ups.conf - UPS definitions for Network UPS Tools


This file is read by the driver controller upsdrvctl, the UPS drivers that use the common core (see nutupsdrv(8)) and upsd(8). Each UPS gets its own section, and that section contains a number of directives that set parameters for that UPS.

The section begins with the name of the ups in brackets, and continues until the next UPS name in brackets or until EOF. The name

You must define the


driver = fentonups port = /dev/ttyS0

A slightly more complicated version includes some extras for

the hardware-specific part of the driver

driver = apcsmart port = /dev/cua00 cable = 940-0095B sdtype = 2

In this case, the apcsmart(8) driver will receive variables called __

Note that apcsmart__(8)? will accept on the command line via -x. All options that can be specified with

  • x can be set here in this file. In the event that a value

is set both here and on the command line, the command line takes precedence. This allows you to set reasonable defaults in this file and then override them manually when needed.



Required. This specifies which program will be monitoring this UPS. You need to specify the one that is compatible with your hardware. See nutupsdrv(8) for more information on drivers in general and pointers to the man pages of specific drivers.


Required. This is the serial port where the UPS is connected. On a Linux system, the first serial port usually is /dev/ttyS0. On FreeBSD and similar systems, it probably will be /dev/cuaa0.


Optional. You can set this to a number of seconds that the driver will allow to elapse when you tell it to shut down the UPS with -k. This is the same as doing -d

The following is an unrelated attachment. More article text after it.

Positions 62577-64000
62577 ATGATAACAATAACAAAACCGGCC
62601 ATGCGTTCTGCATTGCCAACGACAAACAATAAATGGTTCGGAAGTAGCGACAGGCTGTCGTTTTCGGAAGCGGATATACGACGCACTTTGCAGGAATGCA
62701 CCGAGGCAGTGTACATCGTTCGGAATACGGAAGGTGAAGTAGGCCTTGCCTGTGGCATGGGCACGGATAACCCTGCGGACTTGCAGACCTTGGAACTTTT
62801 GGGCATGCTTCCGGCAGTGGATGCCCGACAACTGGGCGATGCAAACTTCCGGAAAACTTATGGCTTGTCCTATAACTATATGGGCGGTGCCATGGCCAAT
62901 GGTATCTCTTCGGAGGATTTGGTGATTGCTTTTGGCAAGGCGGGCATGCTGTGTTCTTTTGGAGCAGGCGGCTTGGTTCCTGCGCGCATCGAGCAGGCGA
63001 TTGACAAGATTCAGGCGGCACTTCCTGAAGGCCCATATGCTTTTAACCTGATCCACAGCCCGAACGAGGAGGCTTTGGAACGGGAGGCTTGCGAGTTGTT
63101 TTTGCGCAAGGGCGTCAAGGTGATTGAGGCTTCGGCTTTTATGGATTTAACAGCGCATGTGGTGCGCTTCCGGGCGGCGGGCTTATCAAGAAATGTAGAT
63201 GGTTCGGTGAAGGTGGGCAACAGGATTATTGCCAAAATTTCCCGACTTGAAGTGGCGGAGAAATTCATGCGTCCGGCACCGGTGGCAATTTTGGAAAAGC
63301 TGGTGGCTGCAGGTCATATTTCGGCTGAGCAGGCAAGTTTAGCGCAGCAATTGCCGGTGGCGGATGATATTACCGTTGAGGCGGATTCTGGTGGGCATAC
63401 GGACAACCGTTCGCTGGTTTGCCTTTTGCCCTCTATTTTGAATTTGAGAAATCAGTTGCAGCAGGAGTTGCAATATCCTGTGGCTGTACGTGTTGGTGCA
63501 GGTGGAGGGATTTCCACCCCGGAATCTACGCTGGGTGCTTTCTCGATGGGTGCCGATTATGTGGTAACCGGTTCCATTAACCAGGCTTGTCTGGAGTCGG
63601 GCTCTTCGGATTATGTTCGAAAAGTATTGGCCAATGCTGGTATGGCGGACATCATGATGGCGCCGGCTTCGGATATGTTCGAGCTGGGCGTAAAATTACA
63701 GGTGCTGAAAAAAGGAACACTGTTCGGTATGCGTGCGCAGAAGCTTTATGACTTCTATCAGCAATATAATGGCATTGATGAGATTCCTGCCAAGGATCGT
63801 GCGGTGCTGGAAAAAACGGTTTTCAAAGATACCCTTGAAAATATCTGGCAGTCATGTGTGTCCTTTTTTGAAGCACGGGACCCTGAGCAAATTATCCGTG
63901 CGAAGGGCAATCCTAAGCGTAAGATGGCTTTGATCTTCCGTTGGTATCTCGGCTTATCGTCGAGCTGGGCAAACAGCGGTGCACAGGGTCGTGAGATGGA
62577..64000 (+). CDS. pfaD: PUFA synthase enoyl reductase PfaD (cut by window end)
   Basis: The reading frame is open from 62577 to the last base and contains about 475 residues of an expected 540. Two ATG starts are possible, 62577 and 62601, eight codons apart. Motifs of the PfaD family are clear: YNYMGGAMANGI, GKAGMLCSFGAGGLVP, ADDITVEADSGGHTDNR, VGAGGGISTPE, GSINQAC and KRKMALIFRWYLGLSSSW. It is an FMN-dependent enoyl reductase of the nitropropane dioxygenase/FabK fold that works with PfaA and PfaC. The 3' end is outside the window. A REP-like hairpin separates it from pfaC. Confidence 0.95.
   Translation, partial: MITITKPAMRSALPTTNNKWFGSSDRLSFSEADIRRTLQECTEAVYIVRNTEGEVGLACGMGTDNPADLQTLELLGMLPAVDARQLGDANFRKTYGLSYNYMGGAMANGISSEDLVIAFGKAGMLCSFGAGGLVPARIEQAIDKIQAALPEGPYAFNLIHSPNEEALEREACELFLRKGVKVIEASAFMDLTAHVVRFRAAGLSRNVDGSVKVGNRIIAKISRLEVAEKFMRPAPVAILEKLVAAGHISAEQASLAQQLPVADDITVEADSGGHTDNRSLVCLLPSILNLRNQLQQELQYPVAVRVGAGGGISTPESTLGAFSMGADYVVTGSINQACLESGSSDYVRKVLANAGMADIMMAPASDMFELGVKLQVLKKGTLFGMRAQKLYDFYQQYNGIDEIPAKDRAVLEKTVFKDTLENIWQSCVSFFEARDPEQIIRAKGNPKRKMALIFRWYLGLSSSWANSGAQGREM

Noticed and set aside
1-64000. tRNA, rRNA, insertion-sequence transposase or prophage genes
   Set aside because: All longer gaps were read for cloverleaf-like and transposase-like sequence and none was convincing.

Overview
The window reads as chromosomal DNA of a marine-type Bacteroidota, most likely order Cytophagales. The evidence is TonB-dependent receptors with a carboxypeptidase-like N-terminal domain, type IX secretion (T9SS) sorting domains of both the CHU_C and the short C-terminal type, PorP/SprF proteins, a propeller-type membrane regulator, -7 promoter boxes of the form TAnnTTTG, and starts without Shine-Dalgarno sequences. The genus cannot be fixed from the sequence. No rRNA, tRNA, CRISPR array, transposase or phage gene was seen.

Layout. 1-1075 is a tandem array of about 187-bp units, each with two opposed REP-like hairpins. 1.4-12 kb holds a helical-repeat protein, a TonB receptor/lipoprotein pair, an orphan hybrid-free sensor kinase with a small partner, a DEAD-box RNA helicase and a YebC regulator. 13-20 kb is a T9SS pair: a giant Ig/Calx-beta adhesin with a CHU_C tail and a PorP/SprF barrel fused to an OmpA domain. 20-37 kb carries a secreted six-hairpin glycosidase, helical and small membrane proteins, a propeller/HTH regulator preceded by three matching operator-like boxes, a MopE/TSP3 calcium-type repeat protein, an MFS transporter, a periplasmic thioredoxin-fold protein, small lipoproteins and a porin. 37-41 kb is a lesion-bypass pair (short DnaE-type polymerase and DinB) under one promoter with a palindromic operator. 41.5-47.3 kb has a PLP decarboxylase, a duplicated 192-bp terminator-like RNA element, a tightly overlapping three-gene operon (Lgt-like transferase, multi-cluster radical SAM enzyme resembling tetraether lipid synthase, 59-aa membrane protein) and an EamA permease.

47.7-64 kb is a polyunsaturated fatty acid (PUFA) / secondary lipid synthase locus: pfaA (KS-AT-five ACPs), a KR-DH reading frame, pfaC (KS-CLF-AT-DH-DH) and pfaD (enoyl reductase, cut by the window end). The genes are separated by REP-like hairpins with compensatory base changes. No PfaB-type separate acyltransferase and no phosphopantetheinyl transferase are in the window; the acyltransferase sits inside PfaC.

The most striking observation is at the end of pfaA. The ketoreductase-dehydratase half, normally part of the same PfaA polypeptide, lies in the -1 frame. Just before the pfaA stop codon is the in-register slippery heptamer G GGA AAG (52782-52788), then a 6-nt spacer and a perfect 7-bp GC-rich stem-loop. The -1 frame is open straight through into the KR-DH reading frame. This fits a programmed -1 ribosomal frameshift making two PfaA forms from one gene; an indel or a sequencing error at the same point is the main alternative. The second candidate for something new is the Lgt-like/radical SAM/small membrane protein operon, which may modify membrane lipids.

Optional. When you have multiple UPSes on your system, you usually need to turn them off in a certain order. upsdrvctl shuts down all the 0s, then the 1s, 2s, and so on. To exclude a UPS from the shutdown sequence, set this to

  • 1.

The default value for this parameter is 0.


Optional. When you specify this, the driver skips the port locking routines every time it starts. This may allow other processes to seize the port if you start more than one accidentally.

You should only use this if your system won't work without it.

Note to FreeBSD users: all new style drivers (i.e. drivers that support ups.conf) now automatically disable locking during shutdown (-k). This means you can use the shutdown routines even when your filesystems are mounted read-only.


Optional. This can be set as a global variable above your first UPS definition and it can also be set in a UPS section. This value controls how long upsdrvctl will wait for the driver to finish starting. This keeps your system from getting stuck due to a broken driver or UPS.

The default is 45 seconds.

All other fields are passed through to the hardware-specific part of the driver. See those manuals for the list of what is allowed.


upsdrvctl uses this file to start and stop the drivers.

The drivers themselves obtain configuration data from this file when they are started by upsdrvctl, or when you start them with -a. See nutupsdrv(8) for more information on that.

upsd(8) learns about which UPSes are installed on this system by reading this file. If this system is called upsc(8) or similar as __

Additionally, the first UPS in this file is the default ups in upsd. If you tell one of the clients to monitor a UPS by the hostname alone (


upsd(8), nutupsdrv(8), upsdrvctl(8)

Internet resources:

The NUT (Network UPS Tools) home page:

NUT mailing list archives and information:

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